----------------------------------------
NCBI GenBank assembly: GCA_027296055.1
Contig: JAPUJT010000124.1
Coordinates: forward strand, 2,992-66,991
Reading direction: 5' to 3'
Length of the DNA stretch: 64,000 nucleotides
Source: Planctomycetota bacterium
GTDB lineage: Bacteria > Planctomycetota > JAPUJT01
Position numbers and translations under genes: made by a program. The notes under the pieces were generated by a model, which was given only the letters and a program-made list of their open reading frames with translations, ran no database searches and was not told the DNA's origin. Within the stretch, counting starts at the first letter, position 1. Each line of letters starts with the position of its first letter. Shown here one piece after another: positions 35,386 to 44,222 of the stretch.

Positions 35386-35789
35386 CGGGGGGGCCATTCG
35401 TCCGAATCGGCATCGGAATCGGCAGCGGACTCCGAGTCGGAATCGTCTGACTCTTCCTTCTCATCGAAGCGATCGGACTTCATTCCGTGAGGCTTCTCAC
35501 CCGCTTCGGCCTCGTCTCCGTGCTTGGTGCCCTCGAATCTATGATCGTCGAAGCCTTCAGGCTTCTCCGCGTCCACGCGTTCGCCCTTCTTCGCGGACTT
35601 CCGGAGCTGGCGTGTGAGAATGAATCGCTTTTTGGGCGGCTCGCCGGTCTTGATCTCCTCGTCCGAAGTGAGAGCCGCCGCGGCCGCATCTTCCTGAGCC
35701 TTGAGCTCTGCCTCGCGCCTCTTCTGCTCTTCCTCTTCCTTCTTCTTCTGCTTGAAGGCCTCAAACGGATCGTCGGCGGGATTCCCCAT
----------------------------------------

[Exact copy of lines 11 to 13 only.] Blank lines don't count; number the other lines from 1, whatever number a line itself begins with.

35401 TCCGAATCGGCATCGGAATCGGCAGCGGACTCCGAGTCGGAATCGTCTGACTCTTCCTTCTCATCGAAGCGATCGGACTTCATTCCGTGAGGCTTCTCAC
35501 CCGCTTCGGCCTCGTCTCCGTGCTTGGTGCCCTCGAATCTATGATCGTCGAAGCCTTCAGGCTTCTCCGCGTCCACGCGTTCGCCCTTCTTCGCGGACTT
35601 CCGGAGCTGGCGTGTGAGAATGAATCGCTTTTTGGGCGGCTCGCCGGTCTTGATCTCCTCGTCCGAAGTGAGAGCCGCCGCGGCCGCATCTTCCTGAGCC